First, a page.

The Quilt of Valor Foundation presented a handmade quilt to John Unger.
Three women wrapped a red, white and blue handmade quilt around veteran John Unger. Sitting in a chair, he looked up at them and admired the detailed fabric and binding, which was created by the Palm Coast chapter of the Quilts of Valor Foundation.
Applause from family and friends filled the room at the Tuscan Gardens of Palm Coast assisted-living facility during the quilt presentation on Friday, Jan. 11. Foundation members presented the quilt to Unger, 98, to honor his 20 years of service in the U.S. military in World War II and Korean War.
“This is your quilt of valor, Mr. Unger,” Kelly Wise-Chapman said. “We want to thank you for your service, for your dedication. … Part of the Quilts of Valor is to make sure that the quilt is wrapped with all of the honor and love and thanks that we can afford.”
Before the presentation, guests learned about John Unger’s dedication to serve and his undying love for Alice, whom he was married to for 74 years.
Born in Austria in 1920, John Unger immigrated to the U.S. at age 11. In 1939, at age 19, he enlisted and began his training as a corpsman. He was assigned to the Marines 1st Defense Battalion on Wake Island in December 1941, when the Battle of Wake Island occurred simultaneously with the attack on Pearl Harbor.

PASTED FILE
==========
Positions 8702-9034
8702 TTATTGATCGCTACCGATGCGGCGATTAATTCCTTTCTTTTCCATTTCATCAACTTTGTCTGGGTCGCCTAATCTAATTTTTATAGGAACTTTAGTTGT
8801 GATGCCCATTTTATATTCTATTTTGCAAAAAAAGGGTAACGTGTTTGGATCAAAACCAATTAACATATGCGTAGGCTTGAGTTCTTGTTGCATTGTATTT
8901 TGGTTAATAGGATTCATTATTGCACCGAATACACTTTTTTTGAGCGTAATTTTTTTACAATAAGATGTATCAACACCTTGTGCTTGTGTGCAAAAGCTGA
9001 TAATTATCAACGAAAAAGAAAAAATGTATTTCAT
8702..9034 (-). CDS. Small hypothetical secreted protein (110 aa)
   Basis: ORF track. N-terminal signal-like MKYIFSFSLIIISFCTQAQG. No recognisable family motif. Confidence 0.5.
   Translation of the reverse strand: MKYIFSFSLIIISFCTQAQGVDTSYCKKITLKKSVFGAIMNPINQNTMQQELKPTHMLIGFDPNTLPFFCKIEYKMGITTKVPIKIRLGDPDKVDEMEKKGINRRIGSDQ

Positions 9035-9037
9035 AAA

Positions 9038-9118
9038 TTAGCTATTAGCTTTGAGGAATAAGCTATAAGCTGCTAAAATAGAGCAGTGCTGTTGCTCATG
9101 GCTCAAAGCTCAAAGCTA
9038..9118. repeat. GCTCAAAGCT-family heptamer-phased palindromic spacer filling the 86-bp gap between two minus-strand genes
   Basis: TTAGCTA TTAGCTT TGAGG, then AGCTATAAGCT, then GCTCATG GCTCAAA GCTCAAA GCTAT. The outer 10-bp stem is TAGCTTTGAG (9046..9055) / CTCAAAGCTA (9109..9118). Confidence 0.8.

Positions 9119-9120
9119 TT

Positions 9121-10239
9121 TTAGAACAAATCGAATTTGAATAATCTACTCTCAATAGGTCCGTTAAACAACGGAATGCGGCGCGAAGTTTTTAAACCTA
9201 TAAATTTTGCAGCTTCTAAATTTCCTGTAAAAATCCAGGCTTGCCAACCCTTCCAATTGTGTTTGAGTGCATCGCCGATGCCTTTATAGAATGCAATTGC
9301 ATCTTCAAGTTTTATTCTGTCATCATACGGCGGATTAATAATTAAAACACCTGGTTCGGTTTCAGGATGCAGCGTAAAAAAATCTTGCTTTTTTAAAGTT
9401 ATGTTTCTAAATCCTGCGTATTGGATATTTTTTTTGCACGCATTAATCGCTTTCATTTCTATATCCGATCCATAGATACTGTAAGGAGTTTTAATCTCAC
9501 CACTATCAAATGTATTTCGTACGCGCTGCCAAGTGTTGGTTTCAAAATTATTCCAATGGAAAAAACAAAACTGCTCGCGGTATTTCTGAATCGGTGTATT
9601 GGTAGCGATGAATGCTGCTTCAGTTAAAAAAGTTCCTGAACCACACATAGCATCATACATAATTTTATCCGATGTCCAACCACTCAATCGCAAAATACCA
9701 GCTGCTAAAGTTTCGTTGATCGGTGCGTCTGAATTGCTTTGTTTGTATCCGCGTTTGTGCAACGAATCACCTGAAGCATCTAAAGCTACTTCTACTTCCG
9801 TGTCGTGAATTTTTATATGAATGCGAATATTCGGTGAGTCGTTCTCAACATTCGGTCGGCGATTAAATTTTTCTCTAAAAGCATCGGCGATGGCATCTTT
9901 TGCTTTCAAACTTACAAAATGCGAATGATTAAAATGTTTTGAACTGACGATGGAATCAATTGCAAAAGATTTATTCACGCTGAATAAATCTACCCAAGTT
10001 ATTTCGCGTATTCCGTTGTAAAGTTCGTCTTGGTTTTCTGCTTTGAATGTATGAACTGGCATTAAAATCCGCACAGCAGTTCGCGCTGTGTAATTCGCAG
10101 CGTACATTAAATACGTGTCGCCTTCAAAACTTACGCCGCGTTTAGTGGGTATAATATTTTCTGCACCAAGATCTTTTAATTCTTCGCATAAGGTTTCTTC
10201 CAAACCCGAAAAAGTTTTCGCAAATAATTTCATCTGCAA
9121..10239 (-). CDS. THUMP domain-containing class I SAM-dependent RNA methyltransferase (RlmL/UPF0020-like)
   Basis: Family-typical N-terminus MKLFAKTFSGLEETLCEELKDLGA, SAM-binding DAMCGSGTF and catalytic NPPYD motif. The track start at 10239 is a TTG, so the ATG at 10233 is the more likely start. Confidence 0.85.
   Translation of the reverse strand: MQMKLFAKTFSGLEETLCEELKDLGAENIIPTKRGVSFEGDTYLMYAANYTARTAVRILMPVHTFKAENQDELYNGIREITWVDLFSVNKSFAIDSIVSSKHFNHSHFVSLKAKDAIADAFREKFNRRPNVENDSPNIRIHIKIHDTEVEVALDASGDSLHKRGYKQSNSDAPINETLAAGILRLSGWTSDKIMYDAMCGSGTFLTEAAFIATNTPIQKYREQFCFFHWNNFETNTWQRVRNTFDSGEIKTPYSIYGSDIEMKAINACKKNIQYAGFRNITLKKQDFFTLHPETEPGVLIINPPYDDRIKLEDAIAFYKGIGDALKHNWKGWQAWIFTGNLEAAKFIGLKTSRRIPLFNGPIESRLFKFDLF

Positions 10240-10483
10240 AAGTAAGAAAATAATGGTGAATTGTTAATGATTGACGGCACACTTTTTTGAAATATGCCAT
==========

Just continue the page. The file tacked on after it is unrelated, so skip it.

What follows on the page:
John Unger was taken as a Prisoner of War and spent 44 months in Japanese war camps, until the end of WWII in 1945.
“Everyone went home by plane, but I had to go by ship because I had developed appendicitis,” Unger said. “I was in American hands and an American doctor operated on me aboard ship.”
He didn’t stop serving though. He became Chief Hospital Corpsman and, in the Korean War, he was put to work on a medical ship.
While serving, he and his wife wrote letters back and forth, which were later to be discovered in a box in the attic by his son Brian Unger. These almost 600 pages of handwritten letters became the foundation of first-person experiences in a soon-to-be-released book entitled “The Last Corpsman” by Juan Carlos Marcos.
“So, I guess there’s no doubt of the influence of getting me to become an officer of Marines for 10 years,” Brian Unger said.
With his 100th birthday approaching, John Unger has one wish in mind: to go back to the Pacific island of Samoa, where his sweet Alice was born.
“I’m still here, so no complaints,” he said.
Those interested in nominating a veteran for a Quilt of Valor can visit http://qovf.org/.